ANNAPOLIS — The state could pay as much as $300,000 of a Berlin poultry farmer’s legal fees under an amended version of Gov. Martin O’Malley’s budget proposal, which received preliminary approval from the House of Delegates on Wednesday.
O’Malley’s budget, unveiled in January, included about $37.4 billion in spending for the fiscal year that begins in July. Since then, the House Appropriations Committee made 146 amendments to the governor’s plan, cutting costs to reduce spending to about $36.98 billion.
But as the full House debated the amended budget — House Bill 100 — Del. Norman H. Conway, a Lower Eastern Shore Democrat who chairs the Appropriations Committee, offered one final amendment that would let the Board of Public Works pay $300,000 to cover court costs incurred by the Hudson Farm, which was named in a lawsuit, along with Perdue Farms Inc., in which the New York-based Waterkeeper Alliance Inc. alleged violations of the Clean Water Act.
A federal judge held in December that neither Salisbury-based Perdue nor the Hudson Farm, which contracts with Perdue to raise chickens, violated the act by polluting the Pocomoke River and Chesapeake Bay.
Conway said the lawsuit “did carry this family almost to the brink of losing everything they had.”
The House’s overwhelming, bipartisan support of the amendment was something of an apology from state lawmakers, many of whom were angry last year that the Hudson family was targeted by a lawsuit in which the state-funded University of Maryland Environmental Law Clinic represented the plaintiff. O’Malley himself wrote in a letter to the law school’s dean last year that said the litigation was “a misuse of state resources.”
House Speaker Michael E. Busch, D-Anne Arundel, said lawmakers didn’t think it was fair that a small family farm was pitted against the well-funded Waterkeeper Alliance, run by Robert F. Kennedy Jr. Busch said it was “precedent-setting” to have such language in the budget.
Conway’s amendment was adopted after a voice vote — the “yeas” were far louder than the “nays” — but one Montgomery County Democrat who voted for the amendment said there should not be so much anger directed toward a law clinic that is bound by the same ethical guidelines that bind every private law firm.
“The fact that we subsidize them as a state is irrelevant,” Del. Kirill Reznik said. “I am appalled that we are taking these extra legislative actions … take it up with the Bar or the Court of Appeals.”
Four amendments were also proposed by Republican lawmakers — including one that would have forced the state to fund local highway user revenues that were taken from the Transportation Trust Fund during the recession and another that have cut spending across the board — but the changes were easily rejected by Democrats during what was a quiet debate by budget bill standards.
With state revenue rebounding following the recession, O’Malley for the first time in years did not ask lawmakers to raise taxes as part of his initial legislative agenda. That will change this week, when a House committee is scheduled to hold a hearing on legislation that would raise Maryland’s gas tax to fund transportation projects.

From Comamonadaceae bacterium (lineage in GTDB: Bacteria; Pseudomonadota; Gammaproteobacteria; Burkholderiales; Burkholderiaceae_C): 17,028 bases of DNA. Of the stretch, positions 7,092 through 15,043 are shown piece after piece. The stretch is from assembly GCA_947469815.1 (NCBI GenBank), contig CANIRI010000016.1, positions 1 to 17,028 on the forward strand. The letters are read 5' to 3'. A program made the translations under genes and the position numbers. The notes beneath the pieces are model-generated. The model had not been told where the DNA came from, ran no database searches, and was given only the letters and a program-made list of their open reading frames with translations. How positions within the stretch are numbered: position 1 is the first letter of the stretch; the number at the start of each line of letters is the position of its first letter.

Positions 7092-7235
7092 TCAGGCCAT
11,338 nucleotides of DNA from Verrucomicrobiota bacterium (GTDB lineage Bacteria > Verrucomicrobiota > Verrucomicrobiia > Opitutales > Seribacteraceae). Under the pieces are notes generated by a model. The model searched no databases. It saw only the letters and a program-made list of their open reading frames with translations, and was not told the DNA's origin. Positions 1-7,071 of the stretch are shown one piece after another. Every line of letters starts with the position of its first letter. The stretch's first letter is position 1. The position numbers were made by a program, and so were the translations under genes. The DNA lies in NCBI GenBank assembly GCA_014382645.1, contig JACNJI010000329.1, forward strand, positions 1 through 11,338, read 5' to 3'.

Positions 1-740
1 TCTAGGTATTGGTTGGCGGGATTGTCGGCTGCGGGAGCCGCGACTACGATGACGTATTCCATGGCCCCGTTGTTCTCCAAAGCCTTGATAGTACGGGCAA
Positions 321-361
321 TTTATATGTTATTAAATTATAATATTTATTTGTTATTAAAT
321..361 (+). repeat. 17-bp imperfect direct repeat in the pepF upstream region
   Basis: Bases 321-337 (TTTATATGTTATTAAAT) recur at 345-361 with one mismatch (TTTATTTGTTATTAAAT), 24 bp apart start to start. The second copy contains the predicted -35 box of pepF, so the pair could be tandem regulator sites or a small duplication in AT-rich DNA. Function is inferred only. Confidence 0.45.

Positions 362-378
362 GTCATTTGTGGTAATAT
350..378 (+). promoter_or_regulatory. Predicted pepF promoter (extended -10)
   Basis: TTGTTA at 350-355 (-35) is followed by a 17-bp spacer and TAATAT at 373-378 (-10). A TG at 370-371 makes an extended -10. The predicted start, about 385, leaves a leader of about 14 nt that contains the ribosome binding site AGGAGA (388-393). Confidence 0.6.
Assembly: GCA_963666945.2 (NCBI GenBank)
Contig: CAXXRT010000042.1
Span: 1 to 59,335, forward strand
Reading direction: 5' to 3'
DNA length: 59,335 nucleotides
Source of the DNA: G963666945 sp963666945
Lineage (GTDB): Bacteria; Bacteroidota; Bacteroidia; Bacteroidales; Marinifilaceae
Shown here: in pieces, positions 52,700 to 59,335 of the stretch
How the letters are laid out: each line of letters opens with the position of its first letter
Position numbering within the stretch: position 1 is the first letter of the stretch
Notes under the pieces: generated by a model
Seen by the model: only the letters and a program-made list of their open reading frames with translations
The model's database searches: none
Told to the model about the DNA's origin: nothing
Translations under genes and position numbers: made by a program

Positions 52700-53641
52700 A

The Appropriations Committee’s 146 amendments, which cut a little more than $400 million from O’Malley’s original budget proposal, were taken in small pieces. The committee decided to withhold a combined $250,000 from the state Department of Business and Economic Development and Department of Labor, Licensing and Regulation until the agencies show they have addressed issues identified in audits performed this year.
The Maryland State Lottery and Gaming Control Agency, meanwhile, had $366,000 cut from its budget after O’Malley’s office put a halt to the agency’s plan to create a website where gamblers could purchase and play lottery tickets. The House further amended the lottery budget to require that the agency solicit the input of lottery agents — retailers who sell tickets — and hold a public hearing before drawing up regulations to create an Internet lottery system.
Senate Bill 272, unanimously approved by the Senate last month in response to the protest of retailers that this expansion of gambling would be harmful to their businesses, would take away authority of the lottery to create such regulations. The House Ways and Means Committee — cool to the idea — has not scheduled a hearing for the bill.
With the bill now closed to amendment by House lawmakers, O’Malley’s budget still supports the governor’s primary priorities, including record funding for education, further narrowing of what was once a nearly $2 billion structural deficit, and promoting a number of industries by offering tax breaks to film production, biotechnology and cyber security firms.
The governor’s budget still includes $1.5 million to pay for ongoing studies of hydraulic fracturing, the controversial natural gas drilling technique colloquially known as fracking. Drilling permits have not been issued — and natural gas companies haven’t come knocking on Maryland’s door — since O’Malley issued an executive order in 2011 that called for safety and best practice studies of fracking before drilling.
Lawmakers also gave preliminary approval on Wednesday to companion legislation, the Budget Reconciliation and Financing Act, which balances the budget’s spending with revenue.